AxesLabel -> Automatic, PlotLabel -> "y", 
  ColorFunction -> "Rainbow", PlotTheme -> "Marketing", 
  MeshStyle -> White]}

Figure 1

Please, pay attention that there are 4 solutions in combination of signs x[u], y[v]. It is why numerical solution not unique, and therefore we have a problem with computation. Second solution Figure 2
Third solution Figure 3 Fourth solution Figure 4

We can solve this system with Matematica FEM using special regularization as follows

ClearAll["Global`*"]
Needs["NDSolve`FEM`"]

reg = Rectangle[{0, 0}, {1, 1}]; mesh = 
 ToElementMesh[reg, MaxCellMeasure -> .001]

eq1 = Inactivate[
   d1 Laplacian[x[u, v], {u, v}] + D[x[u, v], u]^2 + 
    D[y[u, v], 
      u]^2 + (x[u, v]*D[x[u, v], u] + y[u, v]*D[y[u, v], u])^2, 
   D | Laplacian];
eq2 = Inactivate[
   d2 Laplacian[y[u, v], {u, v}] + D[x[u, v], v]^2 + 
    D[y[u, v], 
      v]^2 + (x[u, v]*D[x[u, v], v] + y[u, v]*D[y[u, v], v])^2, 
   D | Laplacian];
bc = {DirichletCondition[x[u, v] == 0, u == 0], 
   DirichletCondition[y[u, v] == 0, v == 0]};


sol = NDSolve[{Activate[eq1] == 1, Activate[eq2] == 1, 
     bc} /. {d1 -> 10^-3, d2 -> 10^-3}, {x, y}, 
   Element[{u, v}, mesh]];

Visualization

{Plot3D[x[u, v] /. sol[[1]], {u, 0, 1}, {v, 0, 1}, Exclusions -> None,
   AxesLabel -> Automatic, PlotLabel -> "x", 
  ColorFunction -> "Rainbow", PlotTheme -> "Marketing", 
  MeshStyle -> White], 
 Plot3D[y[u, v] /. sol[[1]], {u, 0, 1}, {v, 0, 1}, Exclusions -> None,
   AxesLabel -> Automatic, PlotLabel -> "y",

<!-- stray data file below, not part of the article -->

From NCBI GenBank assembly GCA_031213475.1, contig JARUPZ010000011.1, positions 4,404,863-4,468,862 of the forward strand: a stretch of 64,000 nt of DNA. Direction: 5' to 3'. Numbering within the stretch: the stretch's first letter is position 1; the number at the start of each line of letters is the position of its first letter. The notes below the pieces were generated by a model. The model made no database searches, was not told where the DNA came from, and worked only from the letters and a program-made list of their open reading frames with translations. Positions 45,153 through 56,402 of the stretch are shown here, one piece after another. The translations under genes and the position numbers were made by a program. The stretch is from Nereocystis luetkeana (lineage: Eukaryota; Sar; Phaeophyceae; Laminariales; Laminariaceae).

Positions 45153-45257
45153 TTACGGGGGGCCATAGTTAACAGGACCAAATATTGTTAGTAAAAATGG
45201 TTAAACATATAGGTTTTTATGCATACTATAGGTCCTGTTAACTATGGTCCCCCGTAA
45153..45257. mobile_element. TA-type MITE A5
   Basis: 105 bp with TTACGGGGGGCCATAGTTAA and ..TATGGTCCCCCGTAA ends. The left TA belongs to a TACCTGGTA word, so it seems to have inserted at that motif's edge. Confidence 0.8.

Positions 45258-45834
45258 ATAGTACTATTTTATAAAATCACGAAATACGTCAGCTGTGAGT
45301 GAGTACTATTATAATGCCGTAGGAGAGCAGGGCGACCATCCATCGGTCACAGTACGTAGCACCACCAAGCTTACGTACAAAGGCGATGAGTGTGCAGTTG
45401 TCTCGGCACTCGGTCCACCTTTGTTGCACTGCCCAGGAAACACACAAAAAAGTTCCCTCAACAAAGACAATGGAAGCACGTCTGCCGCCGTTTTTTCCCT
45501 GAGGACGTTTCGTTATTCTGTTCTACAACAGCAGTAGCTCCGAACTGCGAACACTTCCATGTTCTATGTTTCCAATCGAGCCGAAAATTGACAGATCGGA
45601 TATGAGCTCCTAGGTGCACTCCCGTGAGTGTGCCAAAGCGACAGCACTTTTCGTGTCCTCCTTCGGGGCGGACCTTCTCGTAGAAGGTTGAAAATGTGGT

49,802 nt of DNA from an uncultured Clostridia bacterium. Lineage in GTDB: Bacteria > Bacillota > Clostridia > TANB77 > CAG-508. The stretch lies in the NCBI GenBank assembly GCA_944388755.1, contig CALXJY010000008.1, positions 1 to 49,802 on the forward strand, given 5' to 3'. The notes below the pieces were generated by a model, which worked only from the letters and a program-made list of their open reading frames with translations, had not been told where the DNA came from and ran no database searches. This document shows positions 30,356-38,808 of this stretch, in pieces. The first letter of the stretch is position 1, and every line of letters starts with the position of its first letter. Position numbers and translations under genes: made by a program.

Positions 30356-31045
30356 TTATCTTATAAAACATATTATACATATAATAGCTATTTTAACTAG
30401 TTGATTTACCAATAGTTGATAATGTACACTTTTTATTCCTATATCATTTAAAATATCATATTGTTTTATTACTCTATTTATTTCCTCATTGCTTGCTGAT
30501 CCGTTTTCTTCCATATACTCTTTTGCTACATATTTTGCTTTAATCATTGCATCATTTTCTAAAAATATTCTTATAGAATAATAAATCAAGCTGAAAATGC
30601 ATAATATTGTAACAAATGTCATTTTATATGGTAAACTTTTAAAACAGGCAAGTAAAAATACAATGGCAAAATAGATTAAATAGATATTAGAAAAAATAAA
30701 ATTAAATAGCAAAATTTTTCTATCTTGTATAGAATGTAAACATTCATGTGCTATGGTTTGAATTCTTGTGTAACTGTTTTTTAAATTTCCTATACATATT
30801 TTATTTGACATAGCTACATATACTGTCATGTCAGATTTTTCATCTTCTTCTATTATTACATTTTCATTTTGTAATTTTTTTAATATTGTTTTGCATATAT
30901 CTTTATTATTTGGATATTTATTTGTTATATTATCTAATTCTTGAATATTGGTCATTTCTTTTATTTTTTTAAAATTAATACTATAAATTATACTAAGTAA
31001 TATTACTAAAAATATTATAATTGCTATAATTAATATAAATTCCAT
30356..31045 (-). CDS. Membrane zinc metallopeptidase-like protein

ColorFunction -> "Rainbow", PlotTheme -> "Marketing", 
  MeshStyle -> White]}

Figure 5 Compare to analytical solution this is second case shown in Figure 2. To compute all cases, we change a sign of d1,d2, for instance, first and fourth solution are given by

sol1 = NDSolve[{Activate[eq1] == 1, Activate[eq2] == 1, 
     bc} /. {d1 -> -10^-3, d2 -> -10^-3}, {x, y}, 
   Element[{u, v}, mesh]];
sol4 = NDSolve[{Activate[eq1] == 1, Activate[eq2] == 1, 
     bc} /. {d1 -> 10^-3, d2 -> -10^-3}, {x, y}, 
   Element[{u, v}, mesh]];
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  • $\begingroup$ Thank you. I knew the exact solution, but I am trying to understand the numerical problem to be able to use it in more complicated cases. I thus chose this one which would allow me to compare the exact and numerical results. $\endgroup$ Commented Sep 24, 2022 at 13:18
  • $\begingroup$ @DanielCastro The problem stated above in my answer. There is no unique solution, therefore any numerical method for nonlinear PDEs based on the Newton iterative method will compute several roots. As result solution does not converge. We can try numerical optimization with constrains like $x(u,v)\ge 0, y(u,v)\ge 0$. $\endgroup$ Commented Sep 24, 2022 at 14:22
  • $\begingroup$ Is there a way to impose those constraints in NDSolve ? $\endgroup$ Commented Sep 24, 2022 at 14:50
  • $\begingroup$ @DanielCastro Please, see update to my answer. $\endgroup$ Commented Sep 24, 2022 at 18:05